The way we measure poverty in the U.S. has changed over time.

In the 1960s, poverty was based on a simple measurement of three times the minimum food budget.

In 2011, the supplemental poverty measure (SPM) was established. The SPM is based on equal expenditures on food, clothing, shelter and utilities. It makes geographic adjustments for housing costs. This new measure also accounts for work-related costs like childcare and makes adjustments for government benefits like Earned Income Tax Credit, energy assistance, housing subsidies and food stamps.

The SPM is an improvement from just looking at food expenses. Using this poverty measure, the Annie E Casey Kids Count highlights differences in childhood poverty and how well the safety net works across the states and District of Columbia.

Kids Count shows us that children experience poverty differently. Influencing factors range from the cost of living and state and federal policies – as well as community safety, their parents’ education and employment history, immigration status, quality of caregiving and access to healthy food and health care.

A 2014 report by the Center for Economic Opportunity revealed that nearly half of New York City’s population is living near poverty – with the largest group being Asian-Americans. New York state’s poverty measure based primarily on the supplemental poverty measure allows for analyzing poverty across demographic groups and neighborhoods.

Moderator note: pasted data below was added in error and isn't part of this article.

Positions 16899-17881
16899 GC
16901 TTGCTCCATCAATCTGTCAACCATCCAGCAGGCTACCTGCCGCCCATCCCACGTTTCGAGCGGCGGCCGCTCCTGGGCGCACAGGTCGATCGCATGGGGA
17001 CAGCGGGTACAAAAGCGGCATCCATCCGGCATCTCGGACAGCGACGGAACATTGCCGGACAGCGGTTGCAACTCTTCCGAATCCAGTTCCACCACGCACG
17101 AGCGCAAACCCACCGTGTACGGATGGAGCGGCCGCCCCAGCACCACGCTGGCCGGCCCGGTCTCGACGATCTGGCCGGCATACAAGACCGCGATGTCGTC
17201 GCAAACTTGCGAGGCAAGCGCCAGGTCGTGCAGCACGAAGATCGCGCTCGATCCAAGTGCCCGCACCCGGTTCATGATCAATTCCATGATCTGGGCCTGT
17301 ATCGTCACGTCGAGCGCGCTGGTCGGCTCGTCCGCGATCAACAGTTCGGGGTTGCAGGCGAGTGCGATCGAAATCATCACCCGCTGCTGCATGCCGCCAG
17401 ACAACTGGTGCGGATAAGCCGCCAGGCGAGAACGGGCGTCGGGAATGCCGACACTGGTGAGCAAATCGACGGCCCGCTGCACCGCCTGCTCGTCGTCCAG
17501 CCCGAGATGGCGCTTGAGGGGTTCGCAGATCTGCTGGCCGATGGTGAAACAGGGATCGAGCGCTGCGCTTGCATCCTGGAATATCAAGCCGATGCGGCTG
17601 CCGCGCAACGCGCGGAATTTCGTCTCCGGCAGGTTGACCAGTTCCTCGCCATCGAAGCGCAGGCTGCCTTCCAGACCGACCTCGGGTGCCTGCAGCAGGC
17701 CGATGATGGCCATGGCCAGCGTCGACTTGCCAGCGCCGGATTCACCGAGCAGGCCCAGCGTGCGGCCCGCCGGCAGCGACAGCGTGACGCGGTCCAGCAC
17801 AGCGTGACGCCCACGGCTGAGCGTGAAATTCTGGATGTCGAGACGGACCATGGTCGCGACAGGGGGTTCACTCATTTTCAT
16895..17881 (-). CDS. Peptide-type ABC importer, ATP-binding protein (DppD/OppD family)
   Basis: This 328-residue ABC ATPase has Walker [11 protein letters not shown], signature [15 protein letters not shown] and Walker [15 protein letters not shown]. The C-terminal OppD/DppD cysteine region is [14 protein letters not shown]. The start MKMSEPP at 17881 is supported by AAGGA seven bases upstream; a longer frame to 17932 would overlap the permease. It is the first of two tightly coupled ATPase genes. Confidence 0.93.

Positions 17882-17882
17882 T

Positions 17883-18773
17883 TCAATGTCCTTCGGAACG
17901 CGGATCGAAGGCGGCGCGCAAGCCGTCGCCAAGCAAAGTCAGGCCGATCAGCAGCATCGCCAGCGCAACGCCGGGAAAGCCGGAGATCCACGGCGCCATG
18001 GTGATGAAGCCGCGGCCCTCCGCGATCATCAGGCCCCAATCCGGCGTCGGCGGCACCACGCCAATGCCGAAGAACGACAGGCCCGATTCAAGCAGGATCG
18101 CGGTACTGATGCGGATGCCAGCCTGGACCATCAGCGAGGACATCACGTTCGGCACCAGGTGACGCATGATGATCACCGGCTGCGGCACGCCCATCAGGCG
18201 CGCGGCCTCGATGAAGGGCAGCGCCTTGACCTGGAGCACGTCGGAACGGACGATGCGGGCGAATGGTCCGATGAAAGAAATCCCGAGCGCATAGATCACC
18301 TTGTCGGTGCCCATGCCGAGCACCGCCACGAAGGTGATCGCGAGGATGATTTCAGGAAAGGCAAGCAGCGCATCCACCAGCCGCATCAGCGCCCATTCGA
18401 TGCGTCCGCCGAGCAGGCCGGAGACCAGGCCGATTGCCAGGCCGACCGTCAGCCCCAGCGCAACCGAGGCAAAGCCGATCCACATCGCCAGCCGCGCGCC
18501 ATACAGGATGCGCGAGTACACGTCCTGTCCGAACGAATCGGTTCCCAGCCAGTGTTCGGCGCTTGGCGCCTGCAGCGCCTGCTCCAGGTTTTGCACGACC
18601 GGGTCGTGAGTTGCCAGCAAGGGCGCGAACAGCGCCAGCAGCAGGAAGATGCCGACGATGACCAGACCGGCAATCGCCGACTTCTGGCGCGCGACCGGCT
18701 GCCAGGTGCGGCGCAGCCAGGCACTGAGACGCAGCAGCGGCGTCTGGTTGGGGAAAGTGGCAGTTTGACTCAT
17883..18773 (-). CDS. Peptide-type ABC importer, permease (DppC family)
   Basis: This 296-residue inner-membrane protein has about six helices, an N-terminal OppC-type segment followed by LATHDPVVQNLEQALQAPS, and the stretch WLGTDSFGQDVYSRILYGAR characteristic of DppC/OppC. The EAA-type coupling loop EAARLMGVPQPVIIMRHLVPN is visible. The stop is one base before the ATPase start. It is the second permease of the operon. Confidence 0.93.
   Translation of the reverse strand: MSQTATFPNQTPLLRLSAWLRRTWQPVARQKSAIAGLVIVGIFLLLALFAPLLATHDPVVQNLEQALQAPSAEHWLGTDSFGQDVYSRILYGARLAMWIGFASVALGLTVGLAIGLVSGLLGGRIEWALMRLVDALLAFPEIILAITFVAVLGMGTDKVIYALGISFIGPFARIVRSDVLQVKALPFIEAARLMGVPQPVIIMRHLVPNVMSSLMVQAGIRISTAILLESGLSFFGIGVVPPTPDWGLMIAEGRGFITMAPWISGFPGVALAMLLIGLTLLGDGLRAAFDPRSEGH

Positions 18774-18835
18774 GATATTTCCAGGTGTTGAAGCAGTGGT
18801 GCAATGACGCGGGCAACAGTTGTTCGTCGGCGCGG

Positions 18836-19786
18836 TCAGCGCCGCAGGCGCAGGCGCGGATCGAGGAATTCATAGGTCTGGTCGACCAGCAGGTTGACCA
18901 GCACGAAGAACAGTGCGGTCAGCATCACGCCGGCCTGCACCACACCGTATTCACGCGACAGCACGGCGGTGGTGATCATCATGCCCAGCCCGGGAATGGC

New ways of measuring

Could we adopt an even better measurement? Perhaps.

Officials in the United Kingdom recently moved the focus away from measuring poverty by family income to examining the root causes of poverty. The U.K. is looking at factors including education, unemployment, debt and addiction to target meaningful changes in the life chances for children throughout the country.

The United States could go even one step further and take a page from UNICEF. That would involve expanding our understanding of childhood poverty beyond consumption, income and material deprivation to also include well-being.

Representatives Danny Davis, D-Ill, Gerald Connolly, D-Va, Barbara Lee, D-Calif and Elijah Cummings, D-Md. may be leading the way to do just that by introducing the “Child Poverty Reduction Act of 2015.”

Better poverty measures help us to go beyond understanding who is poor to assessing ways to move children and families toward greater economic success. This includes supportive services, housing and asset building.

Expanded measures of poverty will help us understand the factors that lead to poverty. They will move us closer to measuring access to opportunities. This will ensure those most vulnerable in our society are accounted for as we continue to embrace economic recovery for everyone.

Seema Agnani, director of policy with the National Coalition for Asian Pacific Americans Community Development, contributed to this article. She has 20 years of experience in implementing anti-poverty programs in the area of housing, and economic development and is a Public Voices Greenhouse participant for Global Policy Solutions.

This article originally appeared on The Conversation